For These Kids It's Reading, Writing, Arithmetic ... And Golf

U.S. Women's Open players, Pennsylvania students become high-tech pen pals through an innovative program called Adopt-A-Player sm

May xx, 2009

By Rhonda Glenn, USGA

Envision thousands of schoolchildren in brightly colored T-shirts lining the gallery ropes at the 2009 U.S. Women's Open at this summer. They are new golf fans, perhaps even new golfers, and all are participating in a highly touted new educational program designed to bring youngsters into the game.

That program, called Adopt-A-Player and created last year by MSG Promotions, Inc., links some 4,000 Pennsylvania schoolchildren to top players hoping to play in the U.S. Women's Open, July 9-12 at Saucon Valley Country Club in Bethlehem, Pa.

The light bulb for Adopt-A-Player went on when Mimi Griffin, president of MSG Promotions and executive director of the 2009 U.S. Women's Open, recalled a "Mean Joe Greene Moment" some 16 years ago - her son's visit to an Orlando Magic NBA game.

You remember the immortal television commercial: Mean Joe limps off the football field to the locker room, encounters an awestruck kid and scowls. The kid offers Mean Joe a soft drink. Mean Joe accepts the bottle, softens, then throws the kid a jersey. Everybody is happy and soft drink sales go up.

Five-year-old Kyle Griffin sat on a bench in the locker room waiting for his dad, Bill, who was visiting Magic coach Brian Hill, his college coach at Lehigh University. (Mom was ESPN's lead analyst for women's college hoops for 17 years.) Enter Shaquille O'Neal and Penny Hardaway. The big men sit next to the little boy and talk to him about his favorite game.

Kyle, now 21, will never forget his Mean Joe moment. Neither will Mimi. And when the opportunity came to run the 2009 U.S. Women's Open, Griffin also saw it as the perfect platform to jump-start Adopt-A-Player.

"Kyle's encounter made an indelible impression," said Griffin, "so I wondered how we could do that with these women players so that we leave a legacy here, not just for the Women's Open, but for the game of golf and women's athletics."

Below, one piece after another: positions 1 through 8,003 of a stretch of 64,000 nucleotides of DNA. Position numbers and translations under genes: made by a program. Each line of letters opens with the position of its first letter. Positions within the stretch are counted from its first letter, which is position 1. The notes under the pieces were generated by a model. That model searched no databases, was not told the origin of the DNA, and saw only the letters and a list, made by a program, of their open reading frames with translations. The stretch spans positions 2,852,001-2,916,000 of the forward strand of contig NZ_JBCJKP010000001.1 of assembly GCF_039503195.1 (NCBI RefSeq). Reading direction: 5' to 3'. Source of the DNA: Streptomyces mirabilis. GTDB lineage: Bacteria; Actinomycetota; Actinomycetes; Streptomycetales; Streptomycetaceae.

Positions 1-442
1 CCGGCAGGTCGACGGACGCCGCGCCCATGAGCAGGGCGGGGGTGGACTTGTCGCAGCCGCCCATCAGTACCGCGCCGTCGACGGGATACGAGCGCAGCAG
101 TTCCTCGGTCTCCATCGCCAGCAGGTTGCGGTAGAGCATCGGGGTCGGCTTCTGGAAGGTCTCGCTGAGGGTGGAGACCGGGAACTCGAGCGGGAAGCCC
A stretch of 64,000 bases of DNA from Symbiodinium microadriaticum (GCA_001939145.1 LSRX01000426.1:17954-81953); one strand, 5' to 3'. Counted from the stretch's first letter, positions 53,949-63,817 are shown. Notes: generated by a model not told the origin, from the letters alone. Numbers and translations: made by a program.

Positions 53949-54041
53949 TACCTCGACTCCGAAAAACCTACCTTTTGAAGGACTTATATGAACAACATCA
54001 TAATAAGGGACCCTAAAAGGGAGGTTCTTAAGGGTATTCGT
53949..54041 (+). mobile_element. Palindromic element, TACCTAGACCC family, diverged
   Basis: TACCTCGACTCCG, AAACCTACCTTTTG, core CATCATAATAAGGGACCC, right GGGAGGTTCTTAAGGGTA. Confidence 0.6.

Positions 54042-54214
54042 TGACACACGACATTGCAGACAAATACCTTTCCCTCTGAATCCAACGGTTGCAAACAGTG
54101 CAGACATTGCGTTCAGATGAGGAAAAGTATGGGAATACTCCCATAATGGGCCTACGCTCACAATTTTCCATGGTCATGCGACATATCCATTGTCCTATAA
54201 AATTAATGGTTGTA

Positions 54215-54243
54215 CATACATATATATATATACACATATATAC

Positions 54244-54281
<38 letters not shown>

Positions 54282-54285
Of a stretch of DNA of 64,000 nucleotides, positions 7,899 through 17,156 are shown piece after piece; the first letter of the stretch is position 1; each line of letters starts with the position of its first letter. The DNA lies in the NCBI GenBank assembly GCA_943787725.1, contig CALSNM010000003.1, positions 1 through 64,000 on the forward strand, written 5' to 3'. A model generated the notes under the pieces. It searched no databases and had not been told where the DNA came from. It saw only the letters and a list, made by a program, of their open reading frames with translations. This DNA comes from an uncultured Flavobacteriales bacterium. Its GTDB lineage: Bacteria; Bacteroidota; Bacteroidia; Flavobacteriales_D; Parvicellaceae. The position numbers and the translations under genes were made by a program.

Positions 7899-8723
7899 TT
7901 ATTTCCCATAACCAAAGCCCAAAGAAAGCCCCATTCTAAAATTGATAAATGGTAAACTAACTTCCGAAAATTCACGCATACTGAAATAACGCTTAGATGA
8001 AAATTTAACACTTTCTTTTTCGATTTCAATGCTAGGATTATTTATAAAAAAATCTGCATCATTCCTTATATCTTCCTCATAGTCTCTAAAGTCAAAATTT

Griffin and her staff at MSG Promotions began by contacting women golfers expected to play in the 2009 U.S. Women's Open, then signing up 76 public and private schools all over eastern Pennsylvania. The idea was to have the pro stars become electronic pen pals with the students, corresponding by posting comments on a blog located on the 2009 U.S. Women's Open Web site ( ).

"It wasn't just getting the kids and the players connected," said Griffin. "We are teaching them their normal lessons by incorporating the game of golf and the Women's Open as a focal point." To make it a learning experience, Griffin drafted her sister, Dr. Barbara Stengel, a professor of education, and Roses Holden, a third-grade teacher in Allentown, Pa., to write lesson plans that follow Pennsylvania's curricular standards. By communicating with their adopted player as she travels the world, students enhance their knowledge and skills in literacy, math, social studies and culture.

"I knew that the kids would love it," said Griffin. "I'm really surprised at how the players have embraced it. I told them we would not ask them for a lot of time. There would be five times over the course of nine months that we'd ask them to post a message to their adopted classrooms."

"After the program was explained to me, I knew I wanted to participate," said LPGA star Paula Creamer. "After I was given information and specifics about the kids involved and exactly how the whole program would work, I said, 'I'm all in!'"

"I've been planning on going to Saucon Valley to play in the U.S. Women's Open since the venue was announced several years ago," said Creamer, the top American female golfer.

"Now I have a second and very important reason to go, and that is to meet and talk with all my new friends at St. Anne School, St. Jane Frances de Chantal, and Whitemarsh Elementary," Creamer added. "It is really going to be fun to share some of our communications in person. I really look forward to blocking some time off so that I can spend quality time with all the kids and maybe even get a few games in of four square."

Another LPGA star taking part is Christina Kim, a two-time winner on tour. Kim corresponds with a fourth-grade class at Fountain Hill Elementary, a public school in the Lehigh Valley.

"The Adopt-A-Player program is an incredible way for the players to interact with the local community, and it gives the children the opportunity to ask questions, learn about golf, and be inspired," said Kim. "My favorite responses so far have been the children's Holiday Traditions poems. The creativity of the minds of children at so young an age is astounding, and I often go back to the poems and smile when I am in need of a little boost."

Teachers support the program as a positive influence on their students. Ashley Schellhaas, a teacher at Fountain Hill Elementary, has seen Kim's interaction with her class.